His published work, during the later 1940s, was mainly on logic, more specifically on the theory of natural deduction. This brought him into contact with, among others, Paul Bernays, E. W. Beth, and L. E. J. Brouwer. The latter became a notable friend during Popper's early years at LSE (there is a letter from him, headed 'Waiting-room of Liverpool Street station, December 10th 1947', which begins: 'My dear Popper, your duality construction and your new definition of intuitionistic negation have delighted me'.)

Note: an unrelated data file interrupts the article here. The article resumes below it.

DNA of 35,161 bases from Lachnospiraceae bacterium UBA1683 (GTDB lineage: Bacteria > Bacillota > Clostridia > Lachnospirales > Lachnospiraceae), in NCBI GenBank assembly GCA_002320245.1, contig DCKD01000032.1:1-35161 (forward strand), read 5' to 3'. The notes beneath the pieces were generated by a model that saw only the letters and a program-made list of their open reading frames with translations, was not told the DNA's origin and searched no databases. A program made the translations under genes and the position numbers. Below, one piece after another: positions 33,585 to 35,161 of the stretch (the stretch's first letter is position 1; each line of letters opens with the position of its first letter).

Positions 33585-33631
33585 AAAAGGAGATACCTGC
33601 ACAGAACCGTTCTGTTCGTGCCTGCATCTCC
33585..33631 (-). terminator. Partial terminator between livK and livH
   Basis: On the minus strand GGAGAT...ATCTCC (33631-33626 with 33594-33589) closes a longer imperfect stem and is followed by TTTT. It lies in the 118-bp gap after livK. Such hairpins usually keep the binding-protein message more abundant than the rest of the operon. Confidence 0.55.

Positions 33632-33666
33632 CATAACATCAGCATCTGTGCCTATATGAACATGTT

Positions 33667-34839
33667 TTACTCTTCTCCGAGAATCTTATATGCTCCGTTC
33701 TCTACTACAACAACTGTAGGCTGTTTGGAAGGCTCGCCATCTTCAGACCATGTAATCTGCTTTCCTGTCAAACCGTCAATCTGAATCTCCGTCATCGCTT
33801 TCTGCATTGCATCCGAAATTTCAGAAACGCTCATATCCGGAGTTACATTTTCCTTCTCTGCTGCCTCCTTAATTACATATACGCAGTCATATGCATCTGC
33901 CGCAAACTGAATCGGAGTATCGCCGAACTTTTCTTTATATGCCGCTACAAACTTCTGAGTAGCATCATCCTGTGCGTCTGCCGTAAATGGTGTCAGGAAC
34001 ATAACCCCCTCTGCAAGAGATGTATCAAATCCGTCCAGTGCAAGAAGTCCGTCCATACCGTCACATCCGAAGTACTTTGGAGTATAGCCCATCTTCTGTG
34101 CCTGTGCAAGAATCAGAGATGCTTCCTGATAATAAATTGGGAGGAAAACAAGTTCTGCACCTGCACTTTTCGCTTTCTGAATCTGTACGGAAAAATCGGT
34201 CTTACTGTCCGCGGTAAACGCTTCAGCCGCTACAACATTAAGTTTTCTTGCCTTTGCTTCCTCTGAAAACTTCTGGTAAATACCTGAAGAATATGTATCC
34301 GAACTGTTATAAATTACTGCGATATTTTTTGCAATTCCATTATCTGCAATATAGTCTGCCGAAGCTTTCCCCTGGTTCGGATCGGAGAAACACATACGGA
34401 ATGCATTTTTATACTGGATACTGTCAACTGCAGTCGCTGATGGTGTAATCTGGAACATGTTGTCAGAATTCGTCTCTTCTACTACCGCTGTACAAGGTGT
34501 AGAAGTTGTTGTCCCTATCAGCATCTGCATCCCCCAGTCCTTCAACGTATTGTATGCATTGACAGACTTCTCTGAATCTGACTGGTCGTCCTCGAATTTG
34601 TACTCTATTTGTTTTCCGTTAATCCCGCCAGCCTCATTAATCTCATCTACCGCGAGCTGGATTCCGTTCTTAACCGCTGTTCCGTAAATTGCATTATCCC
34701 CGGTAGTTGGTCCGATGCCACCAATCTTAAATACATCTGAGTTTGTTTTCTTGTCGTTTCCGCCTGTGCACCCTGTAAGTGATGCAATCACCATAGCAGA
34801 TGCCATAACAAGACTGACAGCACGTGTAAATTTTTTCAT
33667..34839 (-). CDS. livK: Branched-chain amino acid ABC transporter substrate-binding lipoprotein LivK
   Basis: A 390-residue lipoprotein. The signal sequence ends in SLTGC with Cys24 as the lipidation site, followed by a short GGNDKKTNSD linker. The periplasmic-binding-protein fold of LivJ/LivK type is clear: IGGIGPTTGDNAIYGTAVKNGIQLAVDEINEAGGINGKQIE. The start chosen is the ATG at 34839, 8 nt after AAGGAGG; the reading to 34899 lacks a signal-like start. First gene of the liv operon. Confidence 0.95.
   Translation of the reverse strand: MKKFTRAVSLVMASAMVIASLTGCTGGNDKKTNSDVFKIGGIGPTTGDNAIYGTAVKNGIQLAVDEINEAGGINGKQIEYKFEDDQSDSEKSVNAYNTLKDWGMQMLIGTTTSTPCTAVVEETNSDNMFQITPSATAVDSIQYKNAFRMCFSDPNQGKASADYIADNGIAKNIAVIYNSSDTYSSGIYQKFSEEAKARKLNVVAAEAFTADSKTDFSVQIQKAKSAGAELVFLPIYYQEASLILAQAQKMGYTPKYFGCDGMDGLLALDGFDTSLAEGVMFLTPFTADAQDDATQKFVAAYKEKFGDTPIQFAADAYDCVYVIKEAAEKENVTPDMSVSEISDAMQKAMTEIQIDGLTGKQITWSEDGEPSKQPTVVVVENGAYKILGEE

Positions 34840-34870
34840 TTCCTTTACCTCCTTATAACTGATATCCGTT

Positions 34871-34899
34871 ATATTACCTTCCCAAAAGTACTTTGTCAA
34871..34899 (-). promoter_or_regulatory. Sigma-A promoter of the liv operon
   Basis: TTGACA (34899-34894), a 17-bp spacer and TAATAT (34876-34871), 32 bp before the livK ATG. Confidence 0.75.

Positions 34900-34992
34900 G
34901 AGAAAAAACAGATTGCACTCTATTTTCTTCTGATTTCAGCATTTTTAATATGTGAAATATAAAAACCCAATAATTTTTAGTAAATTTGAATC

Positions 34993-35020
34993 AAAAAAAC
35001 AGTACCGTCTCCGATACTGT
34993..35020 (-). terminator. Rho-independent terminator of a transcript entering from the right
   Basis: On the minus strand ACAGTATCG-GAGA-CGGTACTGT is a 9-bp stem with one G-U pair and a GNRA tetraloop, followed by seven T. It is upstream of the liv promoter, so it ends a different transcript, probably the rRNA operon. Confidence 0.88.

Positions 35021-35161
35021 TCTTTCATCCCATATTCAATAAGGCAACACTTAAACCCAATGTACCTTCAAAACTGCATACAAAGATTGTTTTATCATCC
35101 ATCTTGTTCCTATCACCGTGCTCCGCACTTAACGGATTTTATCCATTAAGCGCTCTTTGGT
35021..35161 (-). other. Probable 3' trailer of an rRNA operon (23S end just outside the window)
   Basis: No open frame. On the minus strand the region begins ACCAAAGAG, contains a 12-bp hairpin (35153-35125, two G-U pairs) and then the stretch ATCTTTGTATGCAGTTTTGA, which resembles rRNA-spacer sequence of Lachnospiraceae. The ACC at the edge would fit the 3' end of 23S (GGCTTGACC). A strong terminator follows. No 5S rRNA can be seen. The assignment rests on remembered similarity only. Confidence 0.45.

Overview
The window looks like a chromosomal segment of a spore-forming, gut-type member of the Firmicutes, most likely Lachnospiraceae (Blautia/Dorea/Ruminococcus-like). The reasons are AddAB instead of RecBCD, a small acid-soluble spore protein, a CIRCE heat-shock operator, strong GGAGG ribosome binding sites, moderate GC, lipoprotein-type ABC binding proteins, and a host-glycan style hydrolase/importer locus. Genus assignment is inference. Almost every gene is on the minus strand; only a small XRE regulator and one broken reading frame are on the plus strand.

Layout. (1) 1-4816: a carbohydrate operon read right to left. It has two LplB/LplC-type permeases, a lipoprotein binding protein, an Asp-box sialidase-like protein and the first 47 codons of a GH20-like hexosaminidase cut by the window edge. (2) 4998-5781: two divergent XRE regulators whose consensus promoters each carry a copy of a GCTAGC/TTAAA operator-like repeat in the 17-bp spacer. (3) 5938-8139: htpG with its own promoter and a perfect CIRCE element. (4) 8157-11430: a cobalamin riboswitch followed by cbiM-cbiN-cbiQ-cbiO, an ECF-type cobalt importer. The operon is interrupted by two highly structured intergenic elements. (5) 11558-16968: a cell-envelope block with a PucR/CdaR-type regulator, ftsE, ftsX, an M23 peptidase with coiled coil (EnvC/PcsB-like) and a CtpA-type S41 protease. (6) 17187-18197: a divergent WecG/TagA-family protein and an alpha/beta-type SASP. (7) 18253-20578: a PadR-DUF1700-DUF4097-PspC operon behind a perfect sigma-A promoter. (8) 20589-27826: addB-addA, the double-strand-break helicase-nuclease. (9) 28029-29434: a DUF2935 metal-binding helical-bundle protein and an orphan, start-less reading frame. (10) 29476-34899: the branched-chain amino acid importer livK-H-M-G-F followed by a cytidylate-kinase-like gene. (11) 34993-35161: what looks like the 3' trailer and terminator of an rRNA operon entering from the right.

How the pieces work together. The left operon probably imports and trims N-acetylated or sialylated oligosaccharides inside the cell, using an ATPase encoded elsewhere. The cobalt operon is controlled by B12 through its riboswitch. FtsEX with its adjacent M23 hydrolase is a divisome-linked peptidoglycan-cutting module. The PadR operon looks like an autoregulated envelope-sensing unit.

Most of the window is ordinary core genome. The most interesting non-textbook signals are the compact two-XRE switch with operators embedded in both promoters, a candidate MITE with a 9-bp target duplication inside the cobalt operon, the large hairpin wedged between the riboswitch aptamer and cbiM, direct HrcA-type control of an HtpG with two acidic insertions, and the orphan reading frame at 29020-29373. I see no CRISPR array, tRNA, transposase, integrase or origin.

Quite soon after he came to LSE the question of a professorship began to exercise him. He was in his middle forties, he had become a world figure, and he needed the money (in those days a London professor's salary was nearly twice a reader's). But proposals to create a chair for him had run into the difficulty that no special subject of philosophy was taught there; his logic and scientific method courses were only for optional subjects. Should he turn elsewhere? Various possibilities were in the air; some would have meant leaving England. In 1948 Victor Kraft approached him about taking up a chair, presumably Schlick's old chair, in the University of Vienna. When Carnap had asked him a few years earlier, shortly after the German surrender, whether he would consider going back to Vienna if offered a position there, Popper had answered, 'No, never!', and he did not waver now. (Sixteen members of his family had died as victims of Nazism, though not any of his immediate family; his father had died in 1932; Dora committed suicide in the same year; his mother died soon after the Anschluss from natural causes; and Annie got away to Switzerland.) At the time of his retirement in 1969 he was still deterred from the prospect of a professorship in Austria by concern about anti-Semitism there. After Hennie's death in Vienna in 1985, he did take on a post there, as director of a new branch of the Boltzmann Institute, but only for a few months.